Exploring cultures and communities – the slow way

Mediaeval sculptures in a Glasgow church that attest to the importance of early Scandinavian settlers in Scotland

article summary —

The River Clyde is the very essence of Glasgow, and yet nowadays many of the Scottish city's riverfront communities have become real backwaters. Who now visits Whiteinch? How many strangers to Glasgow know that it is still possible to cross the Clyde on the little passenger ferry from Renfrew to Yoker? Names like Clydebank and Govan which once struck resonances worldwide on account of their shipbuilding have receded from the public imagination. Govan is one of Glasgow's most historic working-class communities, and, though its rich industrial past may now be a matter of history, today it still warrants a visit. For, its fine ochre sandstone tenements apart, Govan has a group of monuments that are truly unique, not just in Scotland but throughout Europe.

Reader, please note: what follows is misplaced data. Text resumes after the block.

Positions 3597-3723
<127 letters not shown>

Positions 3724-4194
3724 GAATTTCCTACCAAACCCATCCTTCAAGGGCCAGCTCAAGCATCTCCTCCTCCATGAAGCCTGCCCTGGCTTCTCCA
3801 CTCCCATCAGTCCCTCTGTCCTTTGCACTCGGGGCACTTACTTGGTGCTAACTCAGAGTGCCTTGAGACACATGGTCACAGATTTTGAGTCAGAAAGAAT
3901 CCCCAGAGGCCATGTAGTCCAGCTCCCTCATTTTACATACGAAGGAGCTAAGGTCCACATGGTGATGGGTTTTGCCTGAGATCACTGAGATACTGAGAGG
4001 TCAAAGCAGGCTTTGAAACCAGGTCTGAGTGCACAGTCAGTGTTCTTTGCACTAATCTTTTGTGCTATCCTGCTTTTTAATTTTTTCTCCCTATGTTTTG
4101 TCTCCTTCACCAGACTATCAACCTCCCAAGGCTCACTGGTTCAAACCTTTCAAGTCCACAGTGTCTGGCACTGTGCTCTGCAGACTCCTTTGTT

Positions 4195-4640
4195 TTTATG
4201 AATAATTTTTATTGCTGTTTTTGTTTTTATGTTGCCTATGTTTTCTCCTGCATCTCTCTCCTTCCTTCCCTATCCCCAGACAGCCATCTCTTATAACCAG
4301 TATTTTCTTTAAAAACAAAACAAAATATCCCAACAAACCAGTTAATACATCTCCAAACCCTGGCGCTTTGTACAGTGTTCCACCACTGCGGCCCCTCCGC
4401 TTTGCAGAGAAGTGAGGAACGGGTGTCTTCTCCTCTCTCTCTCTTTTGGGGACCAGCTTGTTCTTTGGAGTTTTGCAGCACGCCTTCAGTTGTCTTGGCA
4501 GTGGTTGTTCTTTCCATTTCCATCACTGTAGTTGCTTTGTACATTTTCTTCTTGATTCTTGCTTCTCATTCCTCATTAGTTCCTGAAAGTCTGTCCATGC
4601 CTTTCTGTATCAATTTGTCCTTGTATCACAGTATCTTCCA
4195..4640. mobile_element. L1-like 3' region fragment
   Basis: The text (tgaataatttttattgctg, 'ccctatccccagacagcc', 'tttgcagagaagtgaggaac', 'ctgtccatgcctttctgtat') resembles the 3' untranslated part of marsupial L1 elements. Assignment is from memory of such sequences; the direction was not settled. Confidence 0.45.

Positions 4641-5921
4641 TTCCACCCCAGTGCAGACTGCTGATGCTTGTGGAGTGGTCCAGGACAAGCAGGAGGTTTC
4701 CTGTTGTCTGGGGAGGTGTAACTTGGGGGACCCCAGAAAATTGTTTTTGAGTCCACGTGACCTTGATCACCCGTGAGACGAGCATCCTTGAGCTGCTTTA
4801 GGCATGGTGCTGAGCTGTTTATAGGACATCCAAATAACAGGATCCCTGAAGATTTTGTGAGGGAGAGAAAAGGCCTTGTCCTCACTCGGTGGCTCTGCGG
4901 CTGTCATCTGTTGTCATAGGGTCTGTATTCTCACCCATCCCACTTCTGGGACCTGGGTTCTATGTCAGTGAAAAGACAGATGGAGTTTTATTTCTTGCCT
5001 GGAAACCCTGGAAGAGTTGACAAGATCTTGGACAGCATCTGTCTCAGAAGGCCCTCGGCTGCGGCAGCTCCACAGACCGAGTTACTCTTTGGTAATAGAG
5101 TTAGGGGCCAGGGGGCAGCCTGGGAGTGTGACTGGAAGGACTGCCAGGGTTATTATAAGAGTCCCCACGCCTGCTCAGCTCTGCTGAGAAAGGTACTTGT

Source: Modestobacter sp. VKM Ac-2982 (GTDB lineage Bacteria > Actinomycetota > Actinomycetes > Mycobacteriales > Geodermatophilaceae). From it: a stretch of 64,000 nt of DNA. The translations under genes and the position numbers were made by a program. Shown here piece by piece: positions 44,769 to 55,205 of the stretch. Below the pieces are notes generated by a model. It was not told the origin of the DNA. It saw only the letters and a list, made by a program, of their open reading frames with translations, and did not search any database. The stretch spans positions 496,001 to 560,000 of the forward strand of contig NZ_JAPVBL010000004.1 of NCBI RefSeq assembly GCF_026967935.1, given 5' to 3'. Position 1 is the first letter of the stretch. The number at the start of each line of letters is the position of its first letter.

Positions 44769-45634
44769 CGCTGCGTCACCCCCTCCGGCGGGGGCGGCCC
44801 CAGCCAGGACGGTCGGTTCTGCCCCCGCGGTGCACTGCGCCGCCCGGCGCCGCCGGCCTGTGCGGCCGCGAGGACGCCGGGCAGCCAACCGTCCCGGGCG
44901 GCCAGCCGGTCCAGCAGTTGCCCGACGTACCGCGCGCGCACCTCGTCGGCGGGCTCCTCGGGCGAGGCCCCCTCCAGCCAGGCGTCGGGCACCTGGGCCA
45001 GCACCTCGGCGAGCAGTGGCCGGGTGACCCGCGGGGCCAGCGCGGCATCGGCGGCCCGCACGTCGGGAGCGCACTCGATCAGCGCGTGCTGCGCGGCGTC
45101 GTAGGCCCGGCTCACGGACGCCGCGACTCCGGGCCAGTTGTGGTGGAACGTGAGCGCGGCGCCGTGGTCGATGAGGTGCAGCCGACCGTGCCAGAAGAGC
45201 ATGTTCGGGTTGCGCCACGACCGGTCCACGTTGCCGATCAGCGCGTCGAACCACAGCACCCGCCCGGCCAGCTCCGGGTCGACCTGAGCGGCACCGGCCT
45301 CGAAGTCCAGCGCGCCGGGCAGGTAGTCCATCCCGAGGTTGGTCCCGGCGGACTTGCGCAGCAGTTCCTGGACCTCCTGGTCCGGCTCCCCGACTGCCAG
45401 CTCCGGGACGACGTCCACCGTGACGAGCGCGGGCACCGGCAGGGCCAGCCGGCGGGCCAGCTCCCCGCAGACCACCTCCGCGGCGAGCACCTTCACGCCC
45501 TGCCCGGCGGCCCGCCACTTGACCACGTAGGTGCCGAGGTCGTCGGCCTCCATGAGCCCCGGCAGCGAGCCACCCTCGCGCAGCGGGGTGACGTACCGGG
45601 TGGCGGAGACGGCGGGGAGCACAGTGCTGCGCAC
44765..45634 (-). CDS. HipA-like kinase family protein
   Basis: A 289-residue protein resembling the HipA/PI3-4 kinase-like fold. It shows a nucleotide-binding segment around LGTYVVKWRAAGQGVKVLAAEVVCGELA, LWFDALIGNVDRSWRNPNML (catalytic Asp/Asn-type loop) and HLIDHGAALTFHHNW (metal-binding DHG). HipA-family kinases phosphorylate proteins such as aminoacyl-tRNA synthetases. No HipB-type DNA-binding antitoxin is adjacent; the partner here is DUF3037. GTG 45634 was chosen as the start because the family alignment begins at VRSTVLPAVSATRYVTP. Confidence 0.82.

For Govan's remarkable old Parish Church, called Govan Old by the locals, is home to an outstanding collection of early mediaeval stone sculptures. This improbable assemblage of sculpted memories in stone includes five hogbacks, truly evidence of the Clyde valley's multi-ethnic past.

Do a 'google' search on 'hogbacks' and you'll find a feast of geological curiosities, but the Govan hogbacks are something quite different.

This is just an excerpt. If you are a subscriber to hidden europe magazine, you can log in to read the full text online. Of course you can also read the full article in the print edition of hidden europe 3.

About the authors

hidden europe

and manage hidden europe, a Berlin-based editorial bureau that supplies text and images to media across Europe. Together they edit hidden europe magazine. Nicky and Susanne are dedicated slow travellers. They delight in discovering the exotic in the everyday.

This article was published in hidden europe 3.